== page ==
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WEM: Geographical and Historical information from the year 1831.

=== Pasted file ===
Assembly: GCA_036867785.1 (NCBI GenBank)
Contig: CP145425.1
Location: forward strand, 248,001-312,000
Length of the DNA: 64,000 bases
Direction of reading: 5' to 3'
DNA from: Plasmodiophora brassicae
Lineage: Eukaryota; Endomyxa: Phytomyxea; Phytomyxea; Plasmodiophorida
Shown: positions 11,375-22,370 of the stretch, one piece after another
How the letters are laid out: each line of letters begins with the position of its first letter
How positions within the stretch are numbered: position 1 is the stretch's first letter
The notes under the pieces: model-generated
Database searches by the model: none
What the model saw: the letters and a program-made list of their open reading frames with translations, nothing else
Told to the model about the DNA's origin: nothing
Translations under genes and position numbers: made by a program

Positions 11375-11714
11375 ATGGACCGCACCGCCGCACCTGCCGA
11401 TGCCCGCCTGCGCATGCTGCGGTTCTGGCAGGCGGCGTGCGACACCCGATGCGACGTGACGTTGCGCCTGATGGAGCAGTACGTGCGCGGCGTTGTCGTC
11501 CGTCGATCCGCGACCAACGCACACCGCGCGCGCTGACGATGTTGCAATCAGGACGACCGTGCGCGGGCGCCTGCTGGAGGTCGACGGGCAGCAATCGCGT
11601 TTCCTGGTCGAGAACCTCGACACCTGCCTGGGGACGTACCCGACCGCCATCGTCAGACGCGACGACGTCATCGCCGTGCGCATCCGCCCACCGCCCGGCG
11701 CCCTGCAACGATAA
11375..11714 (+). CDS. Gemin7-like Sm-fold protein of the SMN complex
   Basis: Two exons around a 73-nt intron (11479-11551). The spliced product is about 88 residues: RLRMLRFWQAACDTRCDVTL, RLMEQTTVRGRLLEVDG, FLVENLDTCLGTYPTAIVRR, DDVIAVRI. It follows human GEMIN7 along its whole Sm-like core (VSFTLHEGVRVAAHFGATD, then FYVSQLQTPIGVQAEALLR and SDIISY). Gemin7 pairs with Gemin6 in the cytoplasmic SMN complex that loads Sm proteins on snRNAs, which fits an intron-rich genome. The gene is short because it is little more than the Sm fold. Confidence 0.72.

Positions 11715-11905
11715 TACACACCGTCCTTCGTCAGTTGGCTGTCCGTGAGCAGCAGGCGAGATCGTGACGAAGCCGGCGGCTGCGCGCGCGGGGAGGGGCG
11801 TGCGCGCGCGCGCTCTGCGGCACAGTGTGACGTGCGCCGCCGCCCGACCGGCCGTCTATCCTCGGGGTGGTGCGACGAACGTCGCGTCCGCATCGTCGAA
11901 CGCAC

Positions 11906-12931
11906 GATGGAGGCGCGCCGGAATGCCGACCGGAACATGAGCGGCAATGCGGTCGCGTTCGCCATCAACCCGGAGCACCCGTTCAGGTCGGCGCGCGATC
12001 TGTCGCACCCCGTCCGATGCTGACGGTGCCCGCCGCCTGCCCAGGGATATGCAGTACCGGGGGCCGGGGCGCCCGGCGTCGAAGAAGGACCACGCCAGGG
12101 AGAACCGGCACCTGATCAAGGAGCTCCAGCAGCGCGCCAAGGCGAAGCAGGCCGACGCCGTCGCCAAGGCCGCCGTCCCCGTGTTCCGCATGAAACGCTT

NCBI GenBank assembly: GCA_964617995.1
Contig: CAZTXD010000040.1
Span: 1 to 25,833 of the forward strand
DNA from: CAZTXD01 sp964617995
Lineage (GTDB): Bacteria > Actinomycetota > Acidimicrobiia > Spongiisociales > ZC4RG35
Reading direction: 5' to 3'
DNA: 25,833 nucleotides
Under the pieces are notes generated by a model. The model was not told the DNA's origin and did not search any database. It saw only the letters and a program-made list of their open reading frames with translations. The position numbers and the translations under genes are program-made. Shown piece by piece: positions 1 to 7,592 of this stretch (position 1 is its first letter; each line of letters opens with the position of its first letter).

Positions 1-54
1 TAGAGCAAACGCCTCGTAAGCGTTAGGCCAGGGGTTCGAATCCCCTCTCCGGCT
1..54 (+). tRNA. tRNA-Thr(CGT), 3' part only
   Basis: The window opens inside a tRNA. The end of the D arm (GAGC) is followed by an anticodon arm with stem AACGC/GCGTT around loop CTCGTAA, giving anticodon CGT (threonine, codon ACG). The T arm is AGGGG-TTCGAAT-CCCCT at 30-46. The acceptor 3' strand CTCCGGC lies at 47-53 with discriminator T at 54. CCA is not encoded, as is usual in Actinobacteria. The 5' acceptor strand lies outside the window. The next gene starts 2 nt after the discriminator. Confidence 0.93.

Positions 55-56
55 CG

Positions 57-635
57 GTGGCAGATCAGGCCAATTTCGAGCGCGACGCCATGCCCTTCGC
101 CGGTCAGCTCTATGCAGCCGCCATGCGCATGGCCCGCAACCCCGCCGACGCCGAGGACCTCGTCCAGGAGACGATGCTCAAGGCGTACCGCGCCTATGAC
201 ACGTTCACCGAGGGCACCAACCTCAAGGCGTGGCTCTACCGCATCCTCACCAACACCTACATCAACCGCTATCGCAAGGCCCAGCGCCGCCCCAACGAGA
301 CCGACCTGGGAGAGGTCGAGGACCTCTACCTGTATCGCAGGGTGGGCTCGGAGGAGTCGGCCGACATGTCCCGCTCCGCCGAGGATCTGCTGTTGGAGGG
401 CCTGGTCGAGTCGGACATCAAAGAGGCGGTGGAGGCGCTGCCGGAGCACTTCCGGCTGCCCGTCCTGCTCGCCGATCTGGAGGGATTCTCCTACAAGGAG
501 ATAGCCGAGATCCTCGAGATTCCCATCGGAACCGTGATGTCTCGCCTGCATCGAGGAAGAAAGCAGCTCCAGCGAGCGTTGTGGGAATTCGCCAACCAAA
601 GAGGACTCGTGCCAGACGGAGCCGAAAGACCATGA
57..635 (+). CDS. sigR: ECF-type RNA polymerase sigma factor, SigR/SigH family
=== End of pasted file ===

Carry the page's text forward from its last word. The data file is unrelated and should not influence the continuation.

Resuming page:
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"WEM, a parish partly in the hundred of PIMHILL, but chiefly in the Whitchurch division of the hundred of BRADFORD (North), county of SALOP, comprising the market-town of Wem, the chapelries of Edstaston and Newtown, and the townships of Aston, Cotton, Horton, Lacon, Lowe with Ditches, Northwood, Soulton, Tilley, and Wolverley, and containing 3608 inhabitants, of which number, 1555 are in the township of Wem, 11 miles (NbyE.) from Shrewsbury, and 172 (N.W.) from London. It has been conjectured by Horsley that this place occupies the site of the ancient Rutumwrn, but there is no authentic account of it prior to the Conquest, at which period William Pandulpb, who held twenty-eight manors of Earl Roger de Montgomery, made it the head of a barony, and fixed his residence here; and, on the forfeiture of the estates of Robert de Belesme, son of Earl Roger, for rebellion in the reign of Henry I., Pandulph held it immediately of the crown, and thence became a baron of the realm. After continuing for several generations in this family, and passing through the hands of other proprietors, the barony-was, in 1665, purchased by Daniel Wycherley, father of the poet, and by him sold to the unprincipled Judge Jeffreys, who was created Baron of Wem in 1685, being the first who enjoyed that dignity by patent, but at the death of his son the title became extinct. Wem was the first town in the county which declared for the parliament, in 1643, in which year, a party of the king's troops, under Lord Capel, attempted to capture it by storm, but were repulsed by the small garrison, aided, it is said, by the active exertions of the women: in the following year it was reconnoitred by Prince Rupert, who deemed it unworthy of any effort to capture. Under the government of Major-General Mytton, the garrison plundered the possessions of the neighbourfng royalists, and the booty brought by them into the town caused it to flourish at that time more than at any antecedent or subsequent period. In 1677, i suffered from a dreadful fire, which consumed the church, market-house, and whole ranges of building, destroying property of the valueof upwards of £23,000. The town, situated in a level district, on the northern bank of the river Roden, consists principally of one spacious street, called High-street, from which several smaller streets and lanes diverge, and is well supplied with good water. There are no manufactures, but tanning and malting is carried on to a very considerable extent. The Ellesmere and Chester canal skirts the north-western boundary of the parish. The market was granted by King John, in 1205, to be held on Sunday, at that, time a usual circumstance; since the 24th of. Edward III., it has been held on Thursday. The market-house, on the south side of High-street, is a small neat edifice of brick, with stone quoins, commenced in 1702, but not completed until 1728; in the room over it the courts leet are held. The fairs are on March 4th and May 6th, for linen cloth j May 20th aud June 29th, for cattle; and September 30th and November 22nd, chiefly for swine. Wem appears to have been incorporated, though at what period the charter was granted is not known; but, from a copy of court roll, dated 9th of Edward VI., it must have been prior to that period: it never sent members to parliament. The principal officers are two bailiffs, appointed annually at the court leet held after Michaelmas, one by the lord's steward, and the other by the borough jury. Their authority is now very limited, their duties consisting chiefly in the returning of the jury to attend the steward at courts leet, in preventing fraud by the use of false weights and measures, and in being present at public proclamations; but they do not possess magisterial powers. The burgesses are the holders of burgagetenements, which are about eighty in number. The living is a rectory,'in the archdeaconry of Salop, and diocese of Lichfield and Coventry, rated in the king's books at £26. 4. 4., and in the patronage of Lord Darlington. The church, dedicated to St. Peter and St. Paul, is a spacious edifice with a lofty tower: it appears to have been built at an early period, but the subse-' quent alterations and repairs it has undergone have left little of the original- style. An elevated spot at the north-west corner of the churchyard, now converted into gardens, is supposed to have been the site of the ancient castle. Baptists and Presbyterians have each a place of worship. The free grammar school, in Noble-street, was founded and endowed for three masters, in 1650, by Thomas Adams, Esq., who was born here in 1586, and became a wealthy trader and active magistrate of the city of London, having been created a baronet in 1660. Its management is vested in feoffees, who appoint the masters; and, to increase the original endowment, the statutes of the founder direct that the school shall not be open to the children of those parents who, having the ability, do not contribute towards its support; several subsequent bequests have been added: the present school premises were erected in 1670. This school enjoys the benefit of two exhibitions, founded by Mr. Careswell, for an account of which see BRIDGENORTH. Mr. John Ireland, author of " Hogarth Illustrated," was born in this parish."